A few months back, Glass Heroes sent us a tape that was more than two years old. This new tape, Liars, Cheats n Thieves, brings us up to date, sort of. Like a punk preservation society, Keith Jackson and the boys continue to make music you once could have heard at Max's Kansas City any night of the week. The cassette even has a caricature of Glass Heroes patterned after the Ramones' Road to Ruin LP. The lads from Queens may have stopped screaming about the poor state of radio, but these guys never will. "It's been 16 years and there's still nothing on the radio" goes the chorus of "Turn It Off." The most progressive thing here is the title track, which sounds like the Clash. If you'd like to see a Dead Boys tribute album performed live or just want to hear songs with sewer references, phone in for the show schedule. Call 460-1821.
Phoenix's Tea & Sympathy, on the other hand, appropriates Aerosmith's sound so accurately, you can almost picture the group's lead vocalist getting Steven Tyler's scarves caught in his mouth. Whatever the inspiration, this brisk demo contains two prime slabs of raunch and roll, with "All to Me" the standout. Could be a good live act to spy. Call 274-6763.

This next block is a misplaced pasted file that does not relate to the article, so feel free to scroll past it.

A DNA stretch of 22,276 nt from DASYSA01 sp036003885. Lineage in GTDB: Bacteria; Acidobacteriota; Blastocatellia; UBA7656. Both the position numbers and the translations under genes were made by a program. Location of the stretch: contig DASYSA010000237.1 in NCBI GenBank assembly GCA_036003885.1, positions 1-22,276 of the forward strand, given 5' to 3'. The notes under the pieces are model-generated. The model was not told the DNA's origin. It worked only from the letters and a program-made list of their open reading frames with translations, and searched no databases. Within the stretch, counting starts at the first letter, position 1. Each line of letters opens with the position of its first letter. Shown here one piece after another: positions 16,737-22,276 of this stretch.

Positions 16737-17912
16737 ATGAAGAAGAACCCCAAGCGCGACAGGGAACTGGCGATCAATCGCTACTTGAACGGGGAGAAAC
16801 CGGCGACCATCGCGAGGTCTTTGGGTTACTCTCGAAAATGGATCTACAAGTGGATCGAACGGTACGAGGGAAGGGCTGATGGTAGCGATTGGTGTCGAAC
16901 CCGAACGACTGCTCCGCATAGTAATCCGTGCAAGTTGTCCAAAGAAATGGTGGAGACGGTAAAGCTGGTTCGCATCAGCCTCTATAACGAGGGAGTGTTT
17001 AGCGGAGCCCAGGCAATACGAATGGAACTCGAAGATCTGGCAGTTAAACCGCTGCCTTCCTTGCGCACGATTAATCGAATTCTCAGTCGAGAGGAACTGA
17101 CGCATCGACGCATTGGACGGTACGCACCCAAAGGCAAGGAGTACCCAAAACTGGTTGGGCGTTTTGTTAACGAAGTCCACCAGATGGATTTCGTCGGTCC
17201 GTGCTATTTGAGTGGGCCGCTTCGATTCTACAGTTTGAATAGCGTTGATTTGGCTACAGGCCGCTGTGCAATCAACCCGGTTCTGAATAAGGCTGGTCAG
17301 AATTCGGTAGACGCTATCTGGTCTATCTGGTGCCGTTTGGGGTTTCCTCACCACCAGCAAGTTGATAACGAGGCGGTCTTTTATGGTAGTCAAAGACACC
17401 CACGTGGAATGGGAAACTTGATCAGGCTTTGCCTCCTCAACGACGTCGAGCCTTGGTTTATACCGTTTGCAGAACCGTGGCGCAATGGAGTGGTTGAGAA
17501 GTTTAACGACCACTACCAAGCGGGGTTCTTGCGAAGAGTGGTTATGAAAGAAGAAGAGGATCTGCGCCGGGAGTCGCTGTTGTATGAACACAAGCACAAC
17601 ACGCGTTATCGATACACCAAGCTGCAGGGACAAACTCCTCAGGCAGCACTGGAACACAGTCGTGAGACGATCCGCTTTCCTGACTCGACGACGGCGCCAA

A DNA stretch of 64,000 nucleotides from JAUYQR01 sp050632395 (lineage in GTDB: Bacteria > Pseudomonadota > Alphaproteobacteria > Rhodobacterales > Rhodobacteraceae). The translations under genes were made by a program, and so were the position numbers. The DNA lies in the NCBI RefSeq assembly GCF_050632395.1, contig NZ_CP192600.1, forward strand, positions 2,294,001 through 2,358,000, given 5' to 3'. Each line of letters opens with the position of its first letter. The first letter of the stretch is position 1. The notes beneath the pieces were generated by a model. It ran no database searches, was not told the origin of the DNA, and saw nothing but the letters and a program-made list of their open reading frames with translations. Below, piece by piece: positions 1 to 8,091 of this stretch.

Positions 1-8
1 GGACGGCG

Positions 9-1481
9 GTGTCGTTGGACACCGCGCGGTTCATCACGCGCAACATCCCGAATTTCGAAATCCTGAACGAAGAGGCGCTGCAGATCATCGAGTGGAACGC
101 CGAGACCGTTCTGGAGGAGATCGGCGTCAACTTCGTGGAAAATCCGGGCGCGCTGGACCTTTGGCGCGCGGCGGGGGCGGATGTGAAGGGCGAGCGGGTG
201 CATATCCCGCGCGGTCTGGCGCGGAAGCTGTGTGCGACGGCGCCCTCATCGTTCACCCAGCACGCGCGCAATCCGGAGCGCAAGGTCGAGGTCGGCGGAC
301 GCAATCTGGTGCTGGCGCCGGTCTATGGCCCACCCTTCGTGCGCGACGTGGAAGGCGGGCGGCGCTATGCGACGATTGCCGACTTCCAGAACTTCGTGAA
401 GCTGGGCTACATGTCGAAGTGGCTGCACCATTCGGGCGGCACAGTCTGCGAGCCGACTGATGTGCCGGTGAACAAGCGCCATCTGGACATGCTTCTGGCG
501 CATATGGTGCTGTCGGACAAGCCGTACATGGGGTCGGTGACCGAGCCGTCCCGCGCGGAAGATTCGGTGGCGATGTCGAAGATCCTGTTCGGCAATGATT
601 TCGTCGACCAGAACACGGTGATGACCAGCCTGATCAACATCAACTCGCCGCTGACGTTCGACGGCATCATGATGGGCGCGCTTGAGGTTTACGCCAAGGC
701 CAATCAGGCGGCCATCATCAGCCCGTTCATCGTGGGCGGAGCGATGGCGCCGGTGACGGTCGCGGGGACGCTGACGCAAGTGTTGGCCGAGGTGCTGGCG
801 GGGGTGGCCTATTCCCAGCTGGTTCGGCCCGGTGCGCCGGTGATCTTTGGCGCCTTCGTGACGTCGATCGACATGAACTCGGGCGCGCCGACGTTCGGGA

"Every damn thing except back-up vocals by Amos Chip," boasts the liner notes of Mr. Chip's CD So Many Ways. It's an impressive showcase for this multi-instrumentalist from Tucson. The emphasis is on mellow instrumentals with a few vocal turns, unlike his Welcome to Club Dread cassette. These instrumentals are a little more up-tempo and a lot more bizarre. One question: If Amos Chip plays live, how many people does it take to haul all this musical equipment around? Call 792-8360.
The Burnlackers have a maturity and polish that doesn't turn up too often in a scene filled with college kids who just picked up their instruments. Here's a pop band with country instrumentation and a bluesy singer; somehow, it all works. Ms. Sara Temple has a fantastic voice that recalls Bonnie Raitt and Lone Justice's Maria McKee. Just listen to "Taken," the Loretta Lynn-meets-Sonny Boy Williamson track that opens the band's five-song tape Laughter, and see if you don't agree. No phone number.